Start Farming Blog
If you are considering or already raising chickens for egg production on your farm Penn State's Ag Alternatives provide some important considerations.
The Seed Farm's intensive organic vegetable training program includes 500 hours of training on our 45-acre farm in Emmaus, PA, and 100 hours of formal workshops and classes.
Harvested vegetables are living systems that age with time. As a grower, your goal is to slow down the aging process. To do that, you need to understand, and manage, four natural processes: respiration, transpiration, ethylene production, and chilling injury. Proper cooling is the first step, followed by maintaining the optimum temperature and relative humidity (RH) for each vegetable.
For a beginning farmer, making economic decisions may be a stressful task if accounting records and financial statements are not available. The use of spreadsheets and computerized financial records help farmers relax while making a plan.
In the vegetable world you might be starting to wind down. Take a little time to take notes now while this season is fresh. It is too easy to forget important changes you want to make on the farm by January when you sit down to do your orders and make your plans.
A new website developed by Penn State Extension specialists is designed to be a one-stop resource for those seeking information on the Health Insurance Marketplace, which was created under the federal Affordable Care Act.
There are many types of tree nuts that grow in Pennsylvania, especially in the southern and eastern parts of the state. If you’d like to grow nuts to add to your product selection, you are more likely to be successful with a little planning and careful selection of the types of nuts you plant.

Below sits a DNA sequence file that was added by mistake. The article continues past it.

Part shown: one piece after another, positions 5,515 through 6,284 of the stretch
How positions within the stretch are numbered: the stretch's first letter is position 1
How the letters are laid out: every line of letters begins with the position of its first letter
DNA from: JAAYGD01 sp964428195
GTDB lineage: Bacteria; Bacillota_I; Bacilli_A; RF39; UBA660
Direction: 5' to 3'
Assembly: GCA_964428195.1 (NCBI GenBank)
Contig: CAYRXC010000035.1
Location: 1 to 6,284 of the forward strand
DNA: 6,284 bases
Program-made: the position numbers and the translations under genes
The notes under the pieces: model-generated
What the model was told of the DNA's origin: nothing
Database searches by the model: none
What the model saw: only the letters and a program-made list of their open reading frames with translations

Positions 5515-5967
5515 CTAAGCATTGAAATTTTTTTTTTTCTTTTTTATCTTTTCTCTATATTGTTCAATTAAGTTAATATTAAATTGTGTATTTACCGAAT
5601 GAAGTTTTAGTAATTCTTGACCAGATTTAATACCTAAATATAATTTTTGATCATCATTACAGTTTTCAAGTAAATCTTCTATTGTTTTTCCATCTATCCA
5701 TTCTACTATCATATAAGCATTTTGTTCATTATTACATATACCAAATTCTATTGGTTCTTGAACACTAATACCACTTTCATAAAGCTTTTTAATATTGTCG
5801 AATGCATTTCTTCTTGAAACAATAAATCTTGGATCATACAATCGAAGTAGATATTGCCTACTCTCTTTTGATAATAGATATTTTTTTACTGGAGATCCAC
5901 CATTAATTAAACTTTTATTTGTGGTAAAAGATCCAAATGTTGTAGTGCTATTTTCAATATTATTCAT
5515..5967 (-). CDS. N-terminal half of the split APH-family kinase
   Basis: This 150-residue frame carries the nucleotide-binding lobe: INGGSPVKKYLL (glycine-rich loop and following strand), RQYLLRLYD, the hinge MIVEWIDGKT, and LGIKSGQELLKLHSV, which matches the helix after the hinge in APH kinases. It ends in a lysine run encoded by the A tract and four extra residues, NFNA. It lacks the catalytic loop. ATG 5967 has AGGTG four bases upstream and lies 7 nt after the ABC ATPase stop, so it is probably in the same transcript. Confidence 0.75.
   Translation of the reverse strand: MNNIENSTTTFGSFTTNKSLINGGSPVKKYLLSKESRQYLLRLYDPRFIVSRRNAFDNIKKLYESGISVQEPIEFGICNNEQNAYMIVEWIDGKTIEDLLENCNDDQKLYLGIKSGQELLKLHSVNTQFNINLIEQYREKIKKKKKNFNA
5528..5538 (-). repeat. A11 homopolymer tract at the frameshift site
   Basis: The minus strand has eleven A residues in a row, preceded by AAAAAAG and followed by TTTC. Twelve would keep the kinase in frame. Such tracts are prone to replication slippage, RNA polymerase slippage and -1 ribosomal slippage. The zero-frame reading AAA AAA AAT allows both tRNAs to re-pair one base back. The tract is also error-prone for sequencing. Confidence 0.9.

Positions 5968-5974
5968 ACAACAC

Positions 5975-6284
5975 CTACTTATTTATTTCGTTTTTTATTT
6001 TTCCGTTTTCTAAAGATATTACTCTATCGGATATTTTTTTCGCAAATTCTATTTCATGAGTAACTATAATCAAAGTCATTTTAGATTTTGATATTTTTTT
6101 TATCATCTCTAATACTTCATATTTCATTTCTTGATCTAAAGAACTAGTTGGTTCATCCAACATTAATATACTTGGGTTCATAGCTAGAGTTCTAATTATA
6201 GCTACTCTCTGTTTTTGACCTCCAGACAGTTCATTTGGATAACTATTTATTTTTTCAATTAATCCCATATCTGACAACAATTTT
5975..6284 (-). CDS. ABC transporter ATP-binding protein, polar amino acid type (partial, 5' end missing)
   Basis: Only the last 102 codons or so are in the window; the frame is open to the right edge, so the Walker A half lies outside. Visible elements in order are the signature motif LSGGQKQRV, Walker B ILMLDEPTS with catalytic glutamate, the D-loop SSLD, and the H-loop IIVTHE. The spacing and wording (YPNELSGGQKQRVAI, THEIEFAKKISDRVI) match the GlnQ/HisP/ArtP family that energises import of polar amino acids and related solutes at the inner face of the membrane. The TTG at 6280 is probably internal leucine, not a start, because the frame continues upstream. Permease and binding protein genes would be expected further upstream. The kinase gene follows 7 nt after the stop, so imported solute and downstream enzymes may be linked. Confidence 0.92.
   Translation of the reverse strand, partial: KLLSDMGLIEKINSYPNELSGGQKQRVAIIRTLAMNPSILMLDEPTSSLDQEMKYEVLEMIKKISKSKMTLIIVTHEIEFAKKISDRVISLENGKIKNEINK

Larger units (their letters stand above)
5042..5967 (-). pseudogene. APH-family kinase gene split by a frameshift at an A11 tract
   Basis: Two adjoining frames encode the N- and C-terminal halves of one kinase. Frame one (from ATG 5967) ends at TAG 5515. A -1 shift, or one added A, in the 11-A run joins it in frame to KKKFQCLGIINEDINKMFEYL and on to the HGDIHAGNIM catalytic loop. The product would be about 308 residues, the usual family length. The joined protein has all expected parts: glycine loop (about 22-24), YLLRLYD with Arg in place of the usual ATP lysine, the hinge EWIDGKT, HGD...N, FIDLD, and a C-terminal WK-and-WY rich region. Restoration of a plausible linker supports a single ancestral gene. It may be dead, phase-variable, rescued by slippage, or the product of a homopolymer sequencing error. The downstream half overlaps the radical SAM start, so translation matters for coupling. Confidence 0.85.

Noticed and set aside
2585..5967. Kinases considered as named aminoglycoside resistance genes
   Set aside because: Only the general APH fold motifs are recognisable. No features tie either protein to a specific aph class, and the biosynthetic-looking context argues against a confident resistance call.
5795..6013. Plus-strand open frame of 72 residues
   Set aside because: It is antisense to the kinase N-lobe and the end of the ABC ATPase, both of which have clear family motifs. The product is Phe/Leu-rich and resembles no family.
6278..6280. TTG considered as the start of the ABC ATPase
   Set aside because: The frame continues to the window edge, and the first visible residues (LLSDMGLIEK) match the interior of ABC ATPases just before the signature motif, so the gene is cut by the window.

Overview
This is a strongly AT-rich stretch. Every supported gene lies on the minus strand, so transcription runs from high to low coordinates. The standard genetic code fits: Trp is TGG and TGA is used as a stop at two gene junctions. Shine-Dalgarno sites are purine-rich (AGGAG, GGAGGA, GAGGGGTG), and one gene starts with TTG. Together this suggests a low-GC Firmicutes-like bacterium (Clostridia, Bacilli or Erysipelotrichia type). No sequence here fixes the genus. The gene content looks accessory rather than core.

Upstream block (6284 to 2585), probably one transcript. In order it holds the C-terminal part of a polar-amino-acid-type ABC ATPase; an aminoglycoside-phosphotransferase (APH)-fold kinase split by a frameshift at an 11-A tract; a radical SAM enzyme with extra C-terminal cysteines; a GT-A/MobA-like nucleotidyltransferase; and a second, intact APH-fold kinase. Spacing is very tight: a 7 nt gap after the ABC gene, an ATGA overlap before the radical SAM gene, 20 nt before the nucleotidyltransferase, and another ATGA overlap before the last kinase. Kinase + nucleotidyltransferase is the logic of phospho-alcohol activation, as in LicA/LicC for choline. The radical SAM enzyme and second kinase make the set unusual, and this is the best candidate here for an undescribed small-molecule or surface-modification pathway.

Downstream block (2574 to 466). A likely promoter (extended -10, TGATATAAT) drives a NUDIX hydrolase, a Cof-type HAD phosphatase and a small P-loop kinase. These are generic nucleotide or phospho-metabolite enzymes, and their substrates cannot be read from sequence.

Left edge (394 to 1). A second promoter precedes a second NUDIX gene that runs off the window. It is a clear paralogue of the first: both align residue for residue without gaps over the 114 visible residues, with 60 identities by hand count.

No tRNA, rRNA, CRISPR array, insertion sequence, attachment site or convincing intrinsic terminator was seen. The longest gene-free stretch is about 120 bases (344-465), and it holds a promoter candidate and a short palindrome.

Farm Credit's Amanda Ramer explains how to find an ag lender and what they look for.
Iowa State Ag Economist Michael Duffy describes important factors to consider if you are getting started in farming by inheriting the farm.
Interest in regards to small grain growing is rising on small farms for several reasons. Historically, winter wheat, rye and winter barley have been grown in this region of the state for grain production, straw, “green-chopped” for forage and then ensiled, or a cover crop and killed early in the lifecycle.
Can you believe it? Fall is almost upon us and as we enter into the fall season, sheep producers should begin to prepare for the breeding season. This includes some general steps for both rams and ewes. A few weeks spent preparing for the breeding season can result in more lambs next spring.
With the growing season at its peak, it's hard to believe that the "down" season is just a couple months away. Use that slow season wisely to continue your farming education with a selection of 12 online courses. Registration is open now and some courses fill quickly, so be sure to check them out soon!
Feed costs are the major cash expense in any sheep operation. Keeping feed costs low while still supplying the necessary nutrients to keep the flock healthy should be the goal of every shepherd.
The last thing on your mind right now, in the midst of a harvest season, might be soil fertility. At this point you either planned correctly for crop needs or are suffering the consequences. But, it is also an excellent time to asses nutrient needs and begin to build soil fertility.
Penn State Extension Poultry Specialist Phil Clauer describes some considerations for small scale poultry.
Many agricultural producers are now trying to have something living or “green and growing” in their soil for as long over the calendar year as possible. This requires the use of cover crops in addition your primary crop.
It seems that when it rains it pours and when it gets dry it stays dry for extended periods of time. This year has been no different. April started dry. May had some wet periods and early June was extremely wet in Southeast Pennsylvania. But, it is likely at some point this summer we will need irrigation for our vegetable crops. There are many ways to irrigate vegetable crops depending on your crops and growing methods.
Wet, warm and humid July weather means that plant diseases are spreading. Two of the more important vegetable diseases downy mildew on cucurbits including cucumbers and late blight of tomato and potato are in the area. Make sure you are aware of what diseases to scout for and how to prevent their spread.
Are you thinking about mob grazing? Take a look at this new study and comments from expert farmers.
Do you produce fruit? If you are not receiving insect updates from the Penn State Extension Fruit Team make sure to get on their list. This is the highlights of what you are missing.